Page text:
So, last night I went to the much anticipated The Fugitives concert (featuring Kinnie Starr) at the Artery. I had won tickets earlier this week from Artery Noiselab on Facebook (I was quite honestly shocked that no one had beat me to it, afterall, I've been such a huge fan based on what little I had been able to find of their work online in the past months since Edmonton Poetry Festival). Next to no one I knew knew of The Fugitives, but I was so excited — espressing ridiculous fan-girl tendancies almost. Poetry set to music rocks, as does well-done spoken word, so how could I not like this??! Besides what with the fab acordion music, balalaika, banjo, harmonica, and steel guitar, in addition to the absolutely great acoustics of the Artery, the small but enthusiastic crowd and yes, The Fugitives.
Anyway, as much as my concert tickets (for two) were free, I spent quite a lot on 7 CDs from band members: essentially all of The Fugitives already released works, and one individual CD from each of the artists. Not a bad deal considering just how rarely I buy CDs, and the fact that I *know* I'll get a tonne of listening pleasure out of them. So yeah, best Concert Ever is a great way of describing my experience.
In other news, Friday and Saturday was the Kiwanis club of Edmonton Young Professionals 2nd Annual Buy Nothing Day Free Market. This year we moved to a new venue, and expanded it to a two day event. The second day was actually the most successful of the two, however I was very pleased to see the people who did attend: given our poor advertising (this is an area where we definitely need some improvement), we still got an entire class of newcomers to Edmonton, some formerly homeless Edmontonians, young families, many professionals, quite a few of my friends (and other friends of members), members of the Jane Austen Society, people who worked in the library, and many others from all walks of life! I really appreciated the cross-section that came out. I also rid my apartment of many items that I didn't need/want anymore which was pretty awesome (and I picked up two CDs, and five books to read — one book was one I had read before but wanted to own anyway, Rich Dad, Poor Dad).
On Friday evening, I went and saw Polytechnique at the Metro. While I ended up crying through much of the film (based on the Montreal Massacre) I think it was definitely one of the best films I have had a chance to view this year. Very traumatic, and I'm very glad at the choice to release the film in black and white, but it was well worth my watching it. I would recommend it to others with the caveat that it is quite disturbing/violent and elicits a very strong emotional response.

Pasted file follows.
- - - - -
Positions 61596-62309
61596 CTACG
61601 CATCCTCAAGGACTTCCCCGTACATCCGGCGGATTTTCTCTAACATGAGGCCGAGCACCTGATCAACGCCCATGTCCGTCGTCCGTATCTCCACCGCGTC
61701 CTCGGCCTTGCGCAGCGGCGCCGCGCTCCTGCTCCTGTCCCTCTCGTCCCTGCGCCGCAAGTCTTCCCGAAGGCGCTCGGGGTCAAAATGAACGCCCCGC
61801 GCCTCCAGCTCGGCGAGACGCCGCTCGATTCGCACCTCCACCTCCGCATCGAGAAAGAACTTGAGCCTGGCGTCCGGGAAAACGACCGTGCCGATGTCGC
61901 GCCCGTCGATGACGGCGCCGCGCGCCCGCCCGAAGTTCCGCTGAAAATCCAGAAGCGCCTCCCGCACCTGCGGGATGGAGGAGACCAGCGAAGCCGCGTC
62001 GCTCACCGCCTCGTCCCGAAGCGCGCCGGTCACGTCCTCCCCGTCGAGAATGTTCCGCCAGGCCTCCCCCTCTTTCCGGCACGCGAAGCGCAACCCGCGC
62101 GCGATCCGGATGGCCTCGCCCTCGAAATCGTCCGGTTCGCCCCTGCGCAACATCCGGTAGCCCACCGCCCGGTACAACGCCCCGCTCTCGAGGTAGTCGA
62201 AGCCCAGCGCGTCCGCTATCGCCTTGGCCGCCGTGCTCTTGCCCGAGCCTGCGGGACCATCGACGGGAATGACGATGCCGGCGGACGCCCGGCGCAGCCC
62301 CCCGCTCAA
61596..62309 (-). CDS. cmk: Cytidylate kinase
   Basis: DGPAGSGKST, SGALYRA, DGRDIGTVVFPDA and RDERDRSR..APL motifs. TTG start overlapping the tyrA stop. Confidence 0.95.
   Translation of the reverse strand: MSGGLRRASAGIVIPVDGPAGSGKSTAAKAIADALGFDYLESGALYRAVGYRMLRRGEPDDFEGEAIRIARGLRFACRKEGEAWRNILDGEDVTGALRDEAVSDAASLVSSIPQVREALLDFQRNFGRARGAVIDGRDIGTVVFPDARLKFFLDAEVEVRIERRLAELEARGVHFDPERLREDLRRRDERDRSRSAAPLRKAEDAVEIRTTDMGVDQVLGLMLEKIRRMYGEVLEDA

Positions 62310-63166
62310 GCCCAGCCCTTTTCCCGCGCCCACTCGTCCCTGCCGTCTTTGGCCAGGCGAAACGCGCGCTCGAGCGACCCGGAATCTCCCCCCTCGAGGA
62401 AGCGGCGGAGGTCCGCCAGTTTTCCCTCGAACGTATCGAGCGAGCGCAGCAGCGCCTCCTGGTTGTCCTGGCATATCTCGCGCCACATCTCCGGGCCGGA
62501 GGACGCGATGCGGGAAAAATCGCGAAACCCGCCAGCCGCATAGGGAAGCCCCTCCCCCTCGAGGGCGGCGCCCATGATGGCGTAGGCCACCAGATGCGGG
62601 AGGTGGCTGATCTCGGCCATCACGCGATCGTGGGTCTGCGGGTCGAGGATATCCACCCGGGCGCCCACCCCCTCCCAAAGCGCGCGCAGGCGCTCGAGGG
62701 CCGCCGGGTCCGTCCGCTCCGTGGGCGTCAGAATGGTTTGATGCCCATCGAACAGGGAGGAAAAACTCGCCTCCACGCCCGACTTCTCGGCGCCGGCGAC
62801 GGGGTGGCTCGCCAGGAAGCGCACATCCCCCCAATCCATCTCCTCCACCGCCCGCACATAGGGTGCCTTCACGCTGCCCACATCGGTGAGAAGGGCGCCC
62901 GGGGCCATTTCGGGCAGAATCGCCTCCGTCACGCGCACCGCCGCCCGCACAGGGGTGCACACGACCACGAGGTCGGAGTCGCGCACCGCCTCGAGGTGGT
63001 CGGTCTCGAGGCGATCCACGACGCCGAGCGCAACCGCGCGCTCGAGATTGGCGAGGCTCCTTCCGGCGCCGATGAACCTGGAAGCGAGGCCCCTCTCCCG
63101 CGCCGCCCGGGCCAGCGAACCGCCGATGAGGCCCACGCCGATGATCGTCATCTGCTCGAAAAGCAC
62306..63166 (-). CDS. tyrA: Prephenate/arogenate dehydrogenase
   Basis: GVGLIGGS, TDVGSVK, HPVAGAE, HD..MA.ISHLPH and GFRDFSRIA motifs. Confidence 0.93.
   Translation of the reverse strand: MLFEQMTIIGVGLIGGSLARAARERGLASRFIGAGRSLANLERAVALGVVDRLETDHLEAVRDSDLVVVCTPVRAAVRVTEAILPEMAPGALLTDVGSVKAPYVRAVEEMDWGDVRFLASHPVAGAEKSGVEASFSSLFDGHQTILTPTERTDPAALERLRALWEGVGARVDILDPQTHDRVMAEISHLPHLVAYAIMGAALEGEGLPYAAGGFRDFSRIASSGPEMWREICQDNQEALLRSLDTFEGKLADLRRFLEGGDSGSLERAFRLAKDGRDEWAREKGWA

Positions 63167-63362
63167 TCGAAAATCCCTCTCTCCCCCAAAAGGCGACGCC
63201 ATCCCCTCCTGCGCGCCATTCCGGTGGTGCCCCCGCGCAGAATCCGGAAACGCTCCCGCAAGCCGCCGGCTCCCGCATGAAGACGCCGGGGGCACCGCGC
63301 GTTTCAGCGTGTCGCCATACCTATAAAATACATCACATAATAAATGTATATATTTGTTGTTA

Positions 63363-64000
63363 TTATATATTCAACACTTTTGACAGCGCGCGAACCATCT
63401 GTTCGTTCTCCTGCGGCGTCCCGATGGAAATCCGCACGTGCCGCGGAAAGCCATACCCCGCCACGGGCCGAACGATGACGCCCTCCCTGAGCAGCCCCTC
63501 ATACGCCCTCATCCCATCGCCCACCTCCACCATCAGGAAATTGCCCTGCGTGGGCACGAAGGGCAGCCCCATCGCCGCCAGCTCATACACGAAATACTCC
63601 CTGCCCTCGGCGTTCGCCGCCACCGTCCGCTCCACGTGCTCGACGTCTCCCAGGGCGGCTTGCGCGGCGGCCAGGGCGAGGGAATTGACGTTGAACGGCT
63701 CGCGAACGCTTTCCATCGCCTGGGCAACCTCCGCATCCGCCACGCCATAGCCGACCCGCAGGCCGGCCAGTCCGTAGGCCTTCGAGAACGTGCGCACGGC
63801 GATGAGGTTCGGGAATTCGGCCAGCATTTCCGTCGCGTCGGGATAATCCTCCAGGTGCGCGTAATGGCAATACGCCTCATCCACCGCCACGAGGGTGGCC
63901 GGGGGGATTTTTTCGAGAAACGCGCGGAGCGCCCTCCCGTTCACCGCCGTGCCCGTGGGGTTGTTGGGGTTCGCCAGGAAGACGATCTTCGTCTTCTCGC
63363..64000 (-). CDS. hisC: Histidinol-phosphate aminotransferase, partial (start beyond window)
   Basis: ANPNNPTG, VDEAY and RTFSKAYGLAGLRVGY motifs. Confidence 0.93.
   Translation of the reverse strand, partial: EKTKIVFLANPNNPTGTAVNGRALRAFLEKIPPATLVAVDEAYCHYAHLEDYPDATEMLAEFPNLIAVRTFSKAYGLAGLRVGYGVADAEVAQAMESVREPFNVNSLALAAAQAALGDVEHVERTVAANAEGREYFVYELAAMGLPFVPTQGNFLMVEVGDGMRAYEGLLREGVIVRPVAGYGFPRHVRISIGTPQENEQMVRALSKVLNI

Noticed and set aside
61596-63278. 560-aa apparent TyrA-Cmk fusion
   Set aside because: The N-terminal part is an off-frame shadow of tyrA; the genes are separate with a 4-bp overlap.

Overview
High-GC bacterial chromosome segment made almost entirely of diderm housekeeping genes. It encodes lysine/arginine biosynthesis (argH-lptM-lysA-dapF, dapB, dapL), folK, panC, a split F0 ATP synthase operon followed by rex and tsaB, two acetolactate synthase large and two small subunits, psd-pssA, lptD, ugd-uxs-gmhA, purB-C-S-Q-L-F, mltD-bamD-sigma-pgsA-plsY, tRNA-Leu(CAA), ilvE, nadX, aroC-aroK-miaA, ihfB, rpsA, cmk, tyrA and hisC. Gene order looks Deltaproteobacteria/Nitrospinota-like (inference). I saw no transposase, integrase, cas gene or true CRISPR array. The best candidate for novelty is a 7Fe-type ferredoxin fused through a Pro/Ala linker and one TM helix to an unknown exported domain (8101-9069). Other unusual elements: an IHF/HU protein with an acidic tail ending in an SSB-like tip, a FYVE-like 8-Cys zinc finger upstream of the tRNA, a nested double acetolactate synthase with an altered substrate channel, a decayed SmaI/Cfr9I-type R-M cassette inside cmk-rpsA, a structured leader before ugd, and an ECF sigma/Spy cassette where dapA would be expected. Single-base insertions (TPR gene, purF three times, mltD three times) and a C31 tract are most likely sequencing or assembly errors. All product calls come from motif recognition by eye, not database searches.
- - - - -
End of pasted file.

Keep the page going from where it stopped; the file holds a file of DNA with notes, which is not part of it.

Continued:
After the film was some commentary from a Drama prof from Campus St. Jean. She made some interesting comments, like the fact that of a class of 90 students this semester only 4 knew of the Montreal Massacre at all. This disturbs me: after all, it is said that if we do not know of our past, we are doomed to repeat it. Other disturbing comments came from the audience: one person remarked that he had never been in a theatre without cup holders before. Another believed that Columbine happened BEFORE the Montreal Massacre — even after watching the film, which clearly indicated the date as December, 1989 [the actual massacre happened on December 6, 1989, and the film is a fictional account, but was approved for release by the families of and the survivors of the massacre]. Honestly, people need to have an awareness of this country's history, and have a context for their opinions.
After that, Anick and I watched Late Spring (Banshun). It's a 1949 movie, and while it's highly rated and well-regarded, both Anick and I thought that it was very long, and repetitive. The acting included a lot of over-acting, and the subtitles were quite mediocre. Basically neither of us were at all impressed, and we could understand why there were only 3 of us in the audience. I do not recommend this film unless you're a film student or otherwise ready to sit through a film that could well be less long and drawn out. As much as some aspects reminded me of my grandmother, and I liked the scenery, and the cultural references, I did not find the film to be that great, so wonder at the high IMDB rating.